Are you interested in Standardisation and Crisis Management? PSCE is co-chairing two CEN Workshops based on the outcomes of the DRIVER+ project.
On March 21, the European Commission's proposal to strengthen the EU's collective response to natural disasters – rescEU - has entered into force.
According to the Decision, already published in the Journal of the European Union, “there is a need for on-going cooperation at local, regional and cross-border level with a view to establishing common alert systems for rapid intervention prior to the mobilisation of rescEU as well as regular public information campaigns on initial response measures.” The legal text also states that “in order to ensure a response that is both coordinated and rapid, decisions on deployment and demobilisation, and any decision in the event of conflicting requests, should be taken by the Commission in close coordination with the requesting Member State and the Member State owning, renting or leasing the rescEU capacities in question. The Commission and the Member State owning, renting or leasing the rescEU capacities should conclude operational contracts specifying the terms and conditions of deploying rescEU capacities.”
Overall, rescEU will include in particular aerial means to combat forest fires, as well as resources to respond to medical emergencies and to chemical, biological, radiological and nuclear incidents. The decision will also strengthen the existing voluntary pool of national capacities. To ensure that Europe is prepared for this year's forest fire season the new legislation will include a transition phase during which Participating States can get funding in exchange of putting their firefighting means at the disposal of the EU.
Union Civil Protection Knowledge Network
The decision includes a number of new provisions that will help Member States boost existing capacities and contribute more to the European Civil Protection Pool such as: co-financing 75% to upgrade their national capacities, co-financing the costs incurred for the deployment of assets, and the implementation of the European Union Civil Protection Network. The Commission will work with Member States to ensure that investments undertaken with Structural Funds are "disaster proof". This means that they will have to take into account the risk assessments that Member States provide.
Following the official adoption of rescEU, the Commissioner for Humanitarian Aid and Crisis Management Christos Stylianides said: "With rescEU, we have put words into action. We have delivered a practical tool for citizens that can save thousands of lives in the future. rescEU means having a much stronger, pan-European civil protection system. I am very grateful to our Member States in the Council of the EU and the European Parliament for their overwhelming support over the last months. With the next forest fire season just a few months away, our EU Emergency Centre is working around the clock with Member States to make rescEU operational."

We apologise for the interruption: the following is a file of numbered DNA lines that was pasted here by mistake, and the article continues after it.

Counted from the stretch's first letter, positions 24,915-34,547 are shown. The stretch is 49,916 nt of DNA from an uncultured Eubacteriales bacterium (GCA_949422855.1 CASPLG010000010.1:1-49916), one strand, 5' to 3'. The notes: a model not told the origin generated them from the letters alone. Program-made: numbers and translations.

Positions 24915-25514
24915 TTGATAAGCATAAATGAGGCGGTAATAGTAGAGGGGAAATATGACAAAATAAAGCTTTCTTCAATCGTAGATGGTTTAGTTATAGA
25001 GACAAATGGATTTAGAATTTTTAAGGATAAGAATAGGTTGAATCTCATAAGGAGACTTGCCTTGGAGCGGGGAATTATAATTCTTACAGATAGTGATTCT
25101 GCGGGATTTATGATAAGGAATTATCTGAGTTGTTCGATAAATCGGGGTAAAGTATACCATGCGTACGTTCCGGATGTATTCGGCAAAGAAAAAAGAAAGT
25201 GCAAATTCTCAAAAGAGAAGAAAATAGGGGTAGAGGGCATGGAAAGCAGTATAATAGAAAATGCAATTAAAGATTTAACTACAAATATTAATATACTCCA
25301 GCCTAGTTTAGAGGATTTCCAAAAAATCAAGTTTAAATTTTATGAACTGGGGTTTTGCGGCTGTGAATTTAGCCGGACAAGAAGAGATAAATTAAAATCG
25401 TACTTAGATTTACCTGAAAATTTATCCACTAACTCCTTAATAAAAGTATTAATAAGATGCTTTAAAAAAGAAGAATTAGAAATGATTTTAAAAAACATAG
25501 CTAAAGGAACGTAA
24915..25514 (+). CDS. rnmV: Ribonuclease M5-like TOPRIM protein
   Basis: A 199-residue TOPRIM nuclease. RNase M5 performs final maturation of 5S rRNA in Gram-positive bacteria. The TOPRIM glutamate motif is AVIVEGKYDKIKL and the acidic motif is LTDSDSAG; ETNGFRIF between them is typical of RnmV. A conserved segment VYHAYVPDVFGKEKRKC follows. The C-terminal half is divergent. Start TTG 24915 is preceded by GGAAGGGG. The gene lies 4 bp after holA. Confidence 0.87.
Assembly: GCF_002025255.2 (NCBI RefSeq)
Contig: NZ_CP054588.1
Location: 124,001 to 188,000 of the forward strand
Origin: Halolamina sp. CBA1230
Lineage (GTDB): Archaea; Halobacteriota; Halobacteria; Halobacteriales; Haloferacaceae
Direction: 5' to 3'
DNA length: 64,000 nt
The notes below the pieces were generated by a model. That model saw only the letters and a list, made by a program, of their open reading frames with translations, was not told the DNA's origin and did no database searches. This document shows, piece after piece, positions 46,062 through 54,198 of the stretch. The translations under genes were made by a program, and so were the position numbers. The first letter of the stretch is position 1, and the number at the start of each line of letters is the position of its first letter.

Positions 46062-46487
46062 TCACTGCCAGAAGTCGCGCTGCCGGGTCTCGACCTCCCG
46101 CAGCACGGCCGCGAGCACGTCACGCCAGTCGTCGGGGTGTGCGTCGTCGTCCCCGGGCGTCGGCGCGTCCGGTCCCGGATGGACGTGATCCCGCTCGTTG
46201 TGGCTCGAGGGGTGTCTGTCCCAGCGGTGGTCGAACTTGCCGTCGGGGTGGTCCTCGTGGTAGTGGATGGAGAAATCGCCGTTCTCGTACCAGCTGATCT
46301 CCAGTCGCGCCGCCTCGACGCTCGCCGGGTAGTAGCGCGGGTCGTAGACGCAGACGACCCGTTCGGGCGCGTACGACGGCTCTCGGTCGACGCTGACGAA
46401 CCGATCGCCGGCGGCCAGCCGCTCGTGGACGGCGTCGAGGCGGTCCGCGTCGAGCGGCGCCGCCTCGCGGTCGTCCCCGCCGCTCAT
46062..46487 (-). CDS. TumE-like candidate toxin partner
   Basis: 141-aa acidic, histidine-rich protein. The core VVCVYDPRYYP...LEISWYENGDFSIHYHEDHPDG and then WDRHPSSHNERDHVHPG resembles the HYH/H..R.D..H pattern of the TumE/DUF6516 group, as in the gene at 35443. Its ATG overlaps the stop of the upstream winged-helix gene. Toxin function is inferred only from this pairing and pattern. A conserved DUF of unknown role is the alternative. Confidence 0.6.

1) Cybersecurity Act almost adopted
The European Parliament, the Council and the European Commission reached a political agreement on the Cybersecurity Act, reinforcing the mandate and competences of ENISA, the European Union Agency for Network and Information and Security. Moreover, the political text is set to create a certification framework for products and services.
Following a political agreement reached in December 2018, the European Parliament, on 12 March 2019, approved the new Regulation. It still needs to be approved by the Council and will come into force 20 days after being published.
The new proposed mandate reinforces ENISA’s role and enables the Agency to better support the Member States in implementing the NIS (security of network and information systems) Directive and to counter particular threats more actively by becoming a centre of expertise on cybersecurity certification. The name of the Agency will be changed to EU Cybersecurity Agency.
Certification Framework for connected devices
The political agreement on the Cybersecurity Act will also create a framework for European Cybersecurity Certificates for products, processes and services that will be valid throughout the EU. It establishes the first EU-wide cybersecurity certification scheme to ensure that certified products, processes and services sold in EU countries meet cybersecurity standards. This is considered as a ground breaking development as it is the first internal market law that takes up the challenge of enhancing the security of connected products, Internet of Things devices as well as critical infrastructure through such certificates. The creation of such a cybersecurity certification framework incorporates security features in the early stages of their technical design and development (security by design). It also enables their users to ascertain the level of security assurance, and ensures that these security features are independently verified.